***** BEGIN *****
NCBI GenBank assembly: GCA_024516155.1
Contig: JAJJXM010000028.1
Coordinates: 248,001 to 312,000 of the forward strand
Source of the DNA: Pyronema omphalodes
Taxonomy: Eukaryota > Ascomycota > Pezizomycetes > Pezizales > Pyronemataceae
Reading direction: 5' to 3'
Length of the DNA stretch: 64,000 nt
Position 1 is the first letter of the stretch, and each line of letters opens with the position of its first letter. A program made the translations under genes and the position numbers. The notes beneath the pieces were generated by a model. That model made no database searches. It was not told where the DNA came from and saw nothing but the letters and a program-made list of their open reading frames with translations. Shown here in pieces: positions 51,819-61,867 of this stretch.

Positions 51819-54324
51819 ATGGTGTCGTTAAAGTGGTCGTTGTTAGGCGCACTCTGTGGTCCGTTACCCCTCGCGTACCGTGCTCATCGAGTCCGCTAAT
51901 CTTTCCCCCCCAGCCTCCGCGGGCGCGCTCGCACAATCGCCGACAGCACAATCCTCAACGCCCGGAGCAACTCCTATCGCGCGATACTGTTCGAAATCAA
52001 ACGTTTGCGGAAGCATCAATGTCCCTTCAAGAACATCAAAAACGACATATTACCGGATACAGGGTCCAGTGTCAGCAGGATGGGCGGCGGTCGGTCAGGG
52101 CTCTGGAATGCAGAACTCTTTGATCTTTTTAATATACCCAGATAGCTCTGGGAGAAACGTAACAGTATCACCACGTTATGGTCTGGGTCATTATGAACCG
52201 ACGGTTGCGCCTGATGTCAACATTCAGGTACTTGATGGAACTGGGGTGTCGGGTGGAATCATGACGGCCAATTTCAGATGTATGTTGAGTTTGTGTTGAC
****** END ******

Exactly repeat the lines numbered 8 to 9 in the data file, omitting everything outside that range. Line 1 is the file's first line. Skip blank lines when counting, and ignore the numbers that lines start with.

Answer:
Position 1 is the first letter of the stretch, and each line of letters opens with the position of its first letter. A program made the translations under genes and the position numbers. The notes beneath the pieces were generated by a model. That model made no database searches. It was not told where the DNA came from and saw nothing but the letters and a program-made list of their open reading frames with translations. Shown here in pieces: positions 51,819-61,867 of this stretch.

Positions 51819-54324